April 21, 2024

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DNA proves the identity of Sitting Bull’s great-grandson

Scientists have confirmed that a man from South Dakota is Sitting Bull’s great-grandson thanks to a sample of his hair from the famed 19th century Native American leader.

Scientists extracted DNA from a sliver of Sitting Bull’s hair housed in Washington, DC. Ernie LaPointe, 73, was identified as his great-grandson. The new technology uses DNA fragments from long-dead people to analyse family lineages.

It offers up the possibility of connecting other historical personalities with their contemporary descendants.

“I feel this DNA research is another method of identifying my lineal tie to my great-grandfather,” Mr. LaPointe, who has three sisters, told Reuters.

People have questioned our connection to our ancestors for as long as I can remember. These people are a pain in the neck – and they’ll probably doubt your findings as well.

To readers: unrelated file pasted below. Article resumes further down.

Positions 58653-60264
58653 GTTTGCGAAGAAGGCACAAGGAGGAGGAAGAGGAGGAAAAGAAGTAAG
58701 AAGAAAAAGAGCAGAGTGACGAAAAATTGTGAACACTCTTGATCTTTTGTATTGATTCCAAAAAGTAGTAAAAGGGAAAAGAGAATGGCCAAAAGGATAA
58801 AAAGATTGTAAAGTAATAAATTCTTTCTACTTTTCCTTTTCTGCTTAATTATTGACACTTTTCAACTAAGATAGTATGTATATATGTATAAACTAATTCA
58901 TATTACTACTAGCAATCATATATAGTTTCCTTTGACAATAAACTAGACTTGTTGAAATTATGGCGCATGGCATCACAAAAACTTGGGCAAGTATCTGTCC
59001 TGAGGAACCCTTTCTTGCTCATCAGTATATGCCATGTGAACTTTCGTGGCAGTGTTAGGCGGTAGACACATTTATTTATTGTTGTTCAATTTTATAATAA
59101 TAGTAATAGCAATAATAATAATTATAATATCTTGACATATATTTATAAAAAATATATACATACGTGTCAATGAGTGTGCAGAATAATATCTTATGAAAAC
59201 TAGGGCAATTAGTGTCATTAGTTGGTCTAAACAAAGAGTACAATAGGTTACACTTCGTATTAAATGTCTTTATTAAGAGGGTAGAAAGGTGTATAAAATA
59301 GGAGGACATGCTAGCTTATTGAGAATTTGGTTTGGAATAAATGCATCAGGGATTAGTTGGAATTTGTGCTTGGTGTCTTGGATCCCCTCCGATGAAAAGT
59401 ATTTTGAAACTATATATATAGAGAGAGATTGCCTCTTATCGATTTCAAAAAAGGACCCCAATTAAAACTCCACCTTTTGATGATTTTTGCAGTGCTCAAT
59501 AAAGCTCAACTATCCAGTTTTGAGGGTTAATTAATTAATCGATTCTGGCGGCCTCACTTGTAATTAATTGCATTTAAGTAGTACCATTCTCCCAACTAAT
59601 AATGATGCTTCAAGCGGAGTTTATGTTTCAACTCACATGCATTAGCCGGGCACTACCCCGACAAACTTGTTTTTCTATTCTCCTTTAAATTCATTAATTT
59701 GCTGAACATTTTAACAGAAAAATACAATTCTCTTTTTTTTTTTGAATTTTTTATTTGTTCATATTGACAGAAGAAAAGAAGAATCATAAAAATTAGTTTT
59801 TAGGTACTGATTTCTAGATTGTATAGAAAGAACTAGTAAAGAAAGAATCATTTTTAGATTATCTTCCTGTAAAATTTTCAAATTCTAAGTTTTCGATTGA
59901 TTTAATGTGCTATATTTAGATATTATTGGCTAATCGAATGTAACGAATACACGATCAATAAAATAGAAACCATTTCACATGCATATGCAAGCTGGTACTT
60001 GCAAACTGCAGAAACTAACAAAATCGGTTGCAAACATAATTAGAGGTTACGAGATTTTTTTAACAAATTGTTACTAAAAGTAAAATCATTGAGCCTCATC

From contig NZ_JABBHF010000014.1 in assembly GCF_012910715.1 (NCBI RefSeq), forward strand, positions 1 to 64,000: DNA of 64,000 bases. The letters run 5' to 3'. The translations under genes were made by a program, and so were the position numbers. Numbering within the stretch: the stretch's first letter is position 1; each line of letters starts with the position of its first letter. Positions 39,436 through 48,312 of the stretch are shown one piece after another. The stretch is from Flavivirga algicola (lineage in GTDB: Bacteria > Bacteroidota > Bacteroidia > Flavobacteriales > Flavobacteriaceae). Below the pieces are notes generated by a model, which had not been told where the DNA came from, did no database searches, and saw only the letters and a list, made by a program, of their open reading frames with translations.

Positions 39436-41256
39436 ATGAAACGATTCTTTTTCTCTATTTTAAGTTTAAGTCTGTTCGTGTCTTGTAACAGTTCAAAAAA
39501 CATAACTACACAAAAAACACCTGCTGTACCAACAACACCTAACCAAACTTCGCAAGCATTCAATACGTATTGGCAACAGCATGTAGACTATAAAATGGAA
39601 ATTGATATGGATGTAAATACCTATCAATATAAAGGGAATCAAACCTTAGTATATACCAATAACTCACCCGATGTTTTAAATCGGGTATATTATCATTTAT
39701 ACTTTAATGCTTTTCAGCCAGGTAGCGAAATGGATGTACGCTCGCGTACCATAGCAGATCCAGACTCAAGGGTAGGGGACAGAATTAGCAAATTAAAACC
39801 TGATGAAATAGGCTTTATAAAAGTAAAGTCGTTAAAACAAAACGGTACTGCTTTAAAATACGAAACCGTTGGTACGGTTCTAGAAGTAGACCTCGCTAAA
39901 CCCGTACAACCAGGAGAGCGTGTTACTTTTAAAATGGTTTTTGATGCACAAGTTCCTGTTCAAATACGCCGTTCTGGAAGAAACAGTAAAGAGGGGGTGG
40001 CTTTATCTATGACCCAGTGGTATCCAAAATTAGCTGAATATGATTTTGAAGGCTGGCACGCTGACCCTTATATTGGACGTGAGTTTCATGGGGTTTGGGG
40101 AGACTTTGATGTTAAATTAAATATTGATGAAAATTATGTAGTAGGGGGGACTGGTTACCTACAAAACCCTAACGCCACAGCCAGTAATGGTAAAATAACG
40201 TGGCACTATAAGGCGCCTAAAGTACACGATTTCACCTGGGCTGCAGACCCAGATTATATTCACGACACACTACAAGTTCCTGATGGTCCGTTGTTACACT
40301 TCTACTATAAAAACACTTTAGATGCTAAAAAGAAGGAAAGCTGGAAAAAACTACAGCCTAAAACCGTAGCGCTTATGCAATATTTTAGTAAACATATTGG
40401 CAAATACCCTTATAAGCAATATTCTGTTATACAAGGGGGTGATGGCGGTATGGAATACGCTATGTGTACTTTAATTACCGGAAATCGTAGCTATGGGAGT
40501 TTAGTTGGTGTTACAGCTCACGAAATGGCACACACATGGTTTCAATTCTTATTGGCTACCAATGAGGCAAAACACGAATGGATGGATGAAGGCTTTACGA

Scientists led by Eske Willerslev, director of the Lundbeck Foundation GeoGenetics Centre at the University of Cambridge, created the novel technology.

The new method is based on autosomal DNA, which is found in genetic pieces collected from hair. The process took 14 years to perfect.

Mr. Willerslev said he’d been interested in Sitting Bull since he was a child and had volunteered his talents to Mr. LaPointe a decade ago. In 2007, the Smithsonian Institution in Washington, DC, returned Sitting Bull’s scalp lock to Mr. LaPointe.

Before giving up the lock, however, Mr LaPointe requested that Mr Willerslev participate in a ritual that included a medicine man, drummers, and chanting, during which Sitting Bull’s ghost granted his blessing to the study, according to the scientist.

Mr. LaPointe followed the spirit’s directions and burned the majority of the lock, leaving the researchers with only 4 cm, which Mr. Willerslev thought was disastrous at the time. However, he claims that this spurred the team to invent their novel new way.

At the Battle of the Little Bighorn in 1876, Sitting Bull, whose real name was Tatanka-Iyotanka, famously led 1,500 Native American warriors, wiping out US General Custer and five companies of men. In 1890, he was assassinated by “Indian Police” working for the US government.